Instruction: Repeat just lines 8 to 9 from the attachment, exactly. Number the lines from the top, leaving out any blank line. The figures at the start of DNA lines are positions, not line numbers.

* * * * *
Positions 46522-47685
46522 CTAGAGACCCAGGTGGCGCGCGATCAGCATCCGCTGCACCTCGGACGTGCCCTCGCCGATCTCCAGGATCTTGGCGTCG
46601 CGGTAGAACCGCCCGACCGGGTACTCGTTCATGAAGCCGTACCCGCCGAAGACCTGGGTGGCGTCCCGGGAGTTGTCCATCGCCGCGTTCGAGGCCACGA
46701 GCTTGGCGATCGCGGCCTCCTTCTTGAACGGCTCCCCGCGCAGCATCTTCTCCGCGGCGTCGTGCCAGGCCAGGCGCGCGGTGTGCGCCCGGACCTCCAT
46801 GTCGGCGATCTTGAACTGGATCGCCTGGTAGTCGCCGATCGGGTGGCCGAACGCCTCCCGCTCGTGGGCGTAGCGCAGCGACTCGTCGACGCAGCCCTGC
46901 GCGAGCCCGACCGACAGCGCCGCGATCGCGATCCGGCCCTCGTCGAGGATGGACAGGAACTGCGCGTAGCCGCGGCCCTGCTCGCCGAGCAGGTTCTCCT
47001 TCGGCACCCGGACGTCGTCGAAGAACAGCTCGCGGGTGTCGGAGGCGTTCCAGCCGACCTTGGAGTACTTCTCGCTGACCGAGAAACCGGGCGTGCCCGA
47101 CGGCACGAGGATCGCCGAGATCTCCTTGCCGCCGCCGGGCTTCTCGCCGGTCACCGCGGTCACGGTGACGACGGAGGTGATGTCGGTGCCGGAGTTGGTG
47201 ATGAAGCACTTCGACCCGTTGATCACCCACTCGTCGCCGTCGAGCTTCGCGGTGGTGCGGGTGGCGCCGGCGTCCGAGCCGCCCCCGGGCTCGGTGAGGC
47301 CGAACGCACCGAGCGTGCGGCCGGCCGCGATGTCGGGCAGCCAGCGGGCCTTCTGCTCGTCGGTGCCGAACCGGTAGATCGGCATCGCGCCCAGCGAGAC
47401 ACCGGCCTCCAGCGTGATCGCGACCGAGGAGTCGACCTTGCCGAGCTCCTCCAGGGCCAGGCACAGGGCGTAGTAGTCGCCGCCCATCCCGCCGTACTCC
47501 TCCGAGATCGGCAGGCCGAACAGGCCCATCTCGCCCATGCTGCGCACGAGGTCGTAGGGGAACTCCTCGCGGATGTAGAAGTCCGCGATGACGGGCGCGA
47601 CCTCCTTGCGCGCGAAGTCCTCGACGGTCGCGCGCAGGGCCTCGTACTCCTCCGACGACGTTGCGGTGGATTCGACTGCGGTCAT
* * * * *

47101 CGGCACGAGGATCGCCGAGATCTCCTTGCCGCCGCCGGGCTTCTCGCCGGTCACCGCGGTCACGGTGACGACGGAGGTGATGTCGGTGCCGGAGTTGGTG
47201 ATGAAGCACTTCGACCCGTTGATCACCCACTCGTCGCCGTCGAGCTTCGCGGTGGTGCGGGTGGCGCCGGCGTCCGAGCCGCCCCCGGGCTCGGTGAGGC